Shifu Chio (literally means “Master Chio”) is a place I’ve been meaning to come to for a long time. Shifu Chio specializes in Cantonese wonton noodle soup. Wonton noodle soup in Hong Kong is sort of like the equivalent to ramen in Japan. I think most people in the US don’t think of it that way because what you find here is usually a poorly made version that just happens to be some after-thought on the menu of a Cantonese BBQ joint, but in Hong Kong you’ll find shops that specialize in it and make really wonderful renditions of it. I’ve been searching around New York for a good wonton noodle soup place for a long time to no avail. When I really want it, I’ve gone to NY Noodletown, which has an okay version, but its better than the other places which have anywhere from bad to awful versions. Recently, I was finally able to stop by for lunch.
The restaurant is very bare bones with plain wooden tables with menus that have pictures on them and an open kitchen and counter; not much more décor to speak of other than that. The service is pretty gruff, but it is quick. The menu is translated into English, I’m not sure how well they speak English, but the menu has pictures and English, so you should be fine.
Onto the food:
Shrimp Wonton Noodle Soup (with noodles on the side):
While I like both versions, I prefer this version slightly. The preparation is the same except the noodles are put on the side as opposed to in the soup. Also, the noodles are lightly tossed in oyster sauce giving them an extra flavor that I really like. As far as the noodles go, these were quite good. Cantonese wonton noodle soup uses thin egg noodles, the noodles should be al dente and have a good amount of “chew” to them and these definitely did. The oyster sauce really kicked up the flavor. The wontons were quite big; they were filled with shrimp and pork. The filling was quite good, the pork was well minced and the shrimps were fresh. The skins were good as well, they were definitely made there and were not overly thick or thin and importantly were not overcooked (most places overcook them and they get soggy). The disappointing part was the broth. The broth is usually made with some mixture of seafood (dried fish and / or shrimp) and pork bone. The broth here was lacking depth of flavor that you get from a great broth that has been simmered for a long time and it was a bit on the salty side. It wasn’t terrible, but was just okay. However, overall I thought it was tasty and is definitely the best wonton noodle soup I’ve had in NY although the competition is basically non-existent. 7.75/10 (7/10 for the soup base, 8/10 for the wontons and 8/10 for the noodles)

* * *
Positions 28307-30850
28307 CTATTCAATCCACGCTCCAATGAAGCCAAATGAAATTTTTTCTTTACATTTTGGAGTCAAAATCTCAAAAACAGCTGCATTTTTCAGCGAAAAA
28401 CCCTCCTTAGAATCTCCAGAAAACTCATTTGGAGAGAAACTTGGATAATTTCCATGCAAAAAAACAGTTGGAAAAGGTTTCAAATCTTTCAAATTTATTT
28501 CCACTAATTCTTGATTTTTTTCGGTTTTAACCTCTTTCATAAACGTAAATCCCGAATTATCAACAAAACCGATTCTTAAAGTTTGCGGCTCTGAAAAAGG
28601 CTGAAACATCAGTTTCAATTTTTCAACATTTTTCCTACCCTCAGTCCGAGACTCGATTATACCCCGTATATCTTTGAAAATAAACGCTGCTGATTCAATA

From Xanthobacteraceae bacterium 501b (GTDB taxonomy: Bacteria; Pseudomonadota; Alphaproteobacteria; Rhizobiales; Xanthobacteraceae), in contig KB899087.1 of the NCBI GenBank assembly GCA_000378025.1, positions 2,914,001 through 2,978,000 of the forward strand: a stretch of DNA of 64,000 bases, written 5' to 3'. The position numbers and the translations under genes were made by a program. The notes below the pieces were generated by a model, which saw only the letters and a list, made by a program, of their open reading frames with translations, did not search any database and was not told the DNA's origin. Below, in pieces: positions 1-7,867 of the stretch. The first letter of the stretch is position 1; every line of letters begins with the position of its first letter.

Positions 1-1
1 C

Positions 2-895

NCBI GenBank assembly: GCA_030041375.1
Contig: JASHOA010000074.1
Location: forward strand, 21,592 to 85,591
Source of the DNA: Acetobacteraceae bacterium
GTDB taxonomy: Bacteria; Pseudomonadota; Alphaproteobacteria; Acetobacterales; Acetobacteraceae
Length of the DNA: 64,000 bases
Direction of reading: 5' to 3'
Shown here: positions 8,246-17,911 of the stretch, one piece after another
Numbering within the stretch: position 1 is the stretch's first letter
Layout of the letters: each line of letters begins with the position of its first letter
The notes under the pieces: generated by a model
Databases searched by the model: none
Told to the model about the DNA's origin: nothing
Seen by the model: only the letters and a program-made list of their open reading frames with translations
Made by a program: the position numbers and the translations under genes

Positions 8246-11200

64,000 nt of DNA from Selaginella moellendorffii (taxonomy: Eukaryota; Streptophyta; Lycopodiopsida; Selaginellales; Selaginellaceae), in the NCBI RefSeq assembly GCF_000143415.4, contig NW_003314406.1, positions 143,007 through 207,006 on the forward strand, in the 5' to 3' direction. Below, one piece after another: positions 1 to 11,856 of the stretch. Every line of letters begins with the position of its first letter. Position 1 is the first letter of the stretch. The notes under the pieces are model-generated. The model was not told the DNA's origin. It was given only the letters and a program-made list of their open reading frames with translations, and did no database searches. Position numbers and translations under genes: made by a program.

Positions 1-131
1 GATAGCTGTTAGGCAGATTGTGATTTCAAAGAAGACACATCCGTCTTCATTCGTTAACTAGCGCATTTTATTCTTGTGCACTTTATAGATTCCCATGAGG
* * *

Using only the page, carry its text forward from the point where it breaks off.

Shrimp Wonton Noodle Soup:
Same thing except the noodles are in the soup with no oyster sauce. I think we all preferred the version with the soup on the side. 7.5/10 (7/10 for the soup base, 8/10 for the wontons and 8/10 for the noodles)
I’d definitely recommend coming here to check out a pretty decent wonton noodle soup. If they got a better broth going, this place would be excellent as the wontons and the noodles are quite good.
40-09 Prince St
Flushing, NY 11354
You also need to be aware of transaction costs, it gets expensive to trade alot.